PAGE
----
Figure 4. Three-dimensional deformation of the ring vortex (a) as compared to that of the Tollmien-Schlichting wave in a boundary layer (b): 3D bursts (1), longitudinal disturbances (2), ring vortex (3), 3D distortion of the 2D instability wave (4), roughness elements (5).

Figure 5. Smoke visualization of the jet cross sections at x/h = 0.5, 2.5, 4.5, 6.5 and 8.5 from the nozzle exit (left to right); nozzle width h = 10 mm, jet core velocity U0 = 3 m/s, Reh = 2000.

Figure 6. Mean velocity distributions in the near field of the jet: the free shear layer (a) and the near-wall layer (b); Reh = 5700.

Figure 7. Visualization of the wall plane jet in natural conditions: streamwise (a) and cross (b) sections; Reh = 5700.

3.4. Acoustic Effect on the Flow Pattern

Acoustic forcing of the laminar wall jet modifies the Kelvin-Helmholtz instability of the free shear layer. As a result, evolution of the coherent vortices and their interaction with the longitudinal structures depend on the oscillation frequency, Figure 9. In this example, the jet is subjected to sound waves radiated by a loudspeaker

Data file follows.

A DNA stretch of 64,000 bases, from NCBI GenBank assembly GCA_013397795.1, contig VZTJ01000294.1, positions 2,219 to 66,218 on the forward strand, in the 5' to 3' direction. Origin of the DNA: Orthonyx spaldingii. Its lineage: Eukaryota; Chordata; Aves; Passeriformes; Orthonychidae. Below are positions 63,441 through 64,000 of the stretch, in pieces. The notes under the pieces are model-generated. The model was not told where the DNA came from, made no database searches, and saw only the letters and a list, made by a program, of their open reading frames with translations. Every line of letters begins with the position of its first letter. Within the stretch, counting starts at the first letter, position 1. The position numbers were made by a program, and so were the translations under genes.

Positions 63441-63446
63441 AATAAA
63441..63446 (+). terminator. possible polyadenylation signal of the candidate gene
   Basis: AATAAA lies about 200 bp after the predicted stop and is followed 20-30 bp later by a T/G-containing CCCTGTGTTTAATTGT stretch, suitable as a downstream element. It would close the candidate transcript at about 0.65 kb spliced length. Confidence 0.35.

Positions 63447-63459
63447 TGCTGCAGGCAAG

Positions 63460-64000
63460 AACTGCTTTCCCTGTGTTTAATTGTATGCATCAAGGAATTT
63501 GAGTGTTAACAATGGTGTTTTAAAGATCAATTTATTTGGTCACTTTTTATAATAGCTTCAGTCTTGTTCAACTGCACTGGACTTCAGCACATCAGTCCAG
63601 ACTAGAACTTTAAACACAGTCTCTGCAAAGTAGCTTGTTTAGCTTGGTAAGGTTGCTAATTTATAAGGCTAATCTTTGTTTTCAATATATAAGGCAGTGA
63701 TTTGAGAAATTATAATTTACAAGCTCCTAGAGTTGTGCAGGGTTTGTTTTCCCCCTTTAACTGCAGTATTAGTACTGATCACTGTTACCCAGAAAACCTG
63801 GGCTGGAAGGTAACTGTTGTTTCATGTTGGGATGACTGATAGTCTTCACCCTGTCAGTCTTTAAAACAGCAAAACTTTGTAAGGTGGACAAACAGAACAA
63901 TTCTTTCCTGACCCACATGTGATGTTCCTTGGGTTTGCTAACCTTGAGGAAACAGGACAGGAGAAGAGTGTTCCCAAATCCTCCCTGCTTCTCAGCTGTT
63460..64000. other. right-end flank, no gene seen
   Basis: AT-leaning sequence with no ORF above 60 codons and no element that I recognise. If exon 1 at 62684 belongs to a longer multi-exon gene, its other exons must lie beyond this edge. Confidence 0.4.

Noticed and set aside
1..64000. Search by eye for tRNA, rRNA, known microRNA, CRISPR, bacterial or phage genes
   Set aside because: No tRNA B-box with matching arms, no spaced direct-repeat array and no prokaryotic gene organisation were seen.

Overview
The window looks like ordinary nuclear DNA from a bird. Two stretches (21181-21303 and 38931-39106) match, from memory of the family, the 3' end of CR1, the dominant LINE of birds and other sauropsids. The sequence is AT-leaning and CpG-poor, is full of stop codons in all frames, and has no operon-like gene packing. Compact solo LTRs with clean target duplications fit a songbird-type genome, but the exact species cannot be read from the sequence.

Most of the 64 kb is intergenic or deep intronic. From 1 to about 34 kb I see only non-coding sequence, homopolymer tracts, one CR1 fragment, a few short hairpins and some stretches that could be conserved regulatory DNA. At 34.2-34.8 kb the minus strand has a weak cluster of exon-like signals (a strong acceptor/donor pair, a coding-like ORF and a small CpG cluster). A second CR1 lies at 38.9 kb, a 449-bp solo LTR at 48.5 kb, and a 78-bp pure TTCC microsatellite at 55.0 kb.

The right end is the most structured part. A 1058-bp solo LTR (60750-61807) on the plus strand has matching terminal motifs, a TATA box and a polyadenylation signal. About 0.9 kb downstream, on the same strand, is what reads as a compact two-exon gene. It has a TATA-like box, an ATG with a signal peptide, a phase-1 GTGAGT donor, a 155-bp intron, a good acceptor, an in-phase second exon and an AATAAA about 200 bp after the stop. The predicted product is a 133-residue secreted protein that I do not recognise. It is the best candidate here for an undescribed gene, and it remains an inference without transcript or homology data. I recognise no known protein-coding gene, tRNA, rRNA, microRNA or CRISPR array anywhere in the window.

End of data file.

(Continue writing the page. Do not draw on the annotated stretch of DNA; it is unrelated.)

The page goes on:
Figure 8. Modulation of the free shear layer (a) and of the boundary layer (b): mean velocity disturbance as isosurface levels corresponding to ± 6% of U, positive and negative values are in dark blue and red (top) and in yellow and blue (bottom); Reh = 5700.

Figure 9. Velocity perturbations of the free shear layer of the jet disturbed by the longitudinal structures under acoustic forcing: f = 200 Hz, x/h = 3.7, isosurface levels are ± 0.3 U0 (a); f = 700 Hz, x/h = 1.9, isosurface levels are ± 0.4 U0 (b); positive and negative values are in red and blue; Reh = 5700.

placed above the jet at the nozzle exit plane. The hotwire results indicate that under the excitation at f = 200 Hz three-dimensional effects are less pronounced than at f = 700 Hz when three-dimensional flow structures at the transition to turbulence are well seen.

4. Round Jet Instability Affected by Initial Conditions

Obviously, evolution of the round jet depends on the initial conditions at the nozzle outlet. In particular, varying the nozzle geometry and, hence, the velocity distribution at the jet origin it is possible to control instability and dynamics of the laminar flow [17].

4.1. Round Jet with a Top-Hat Velocity Profile

In the case of a thin shear layer at the jet periphery, a substantial contribution to the laminar flow breakdown is that of the ring vortices rolling up close to the nozzle exit and interacting with the longitudinal structures of perturbations. This was already noted in Section 2, see also Figure 10.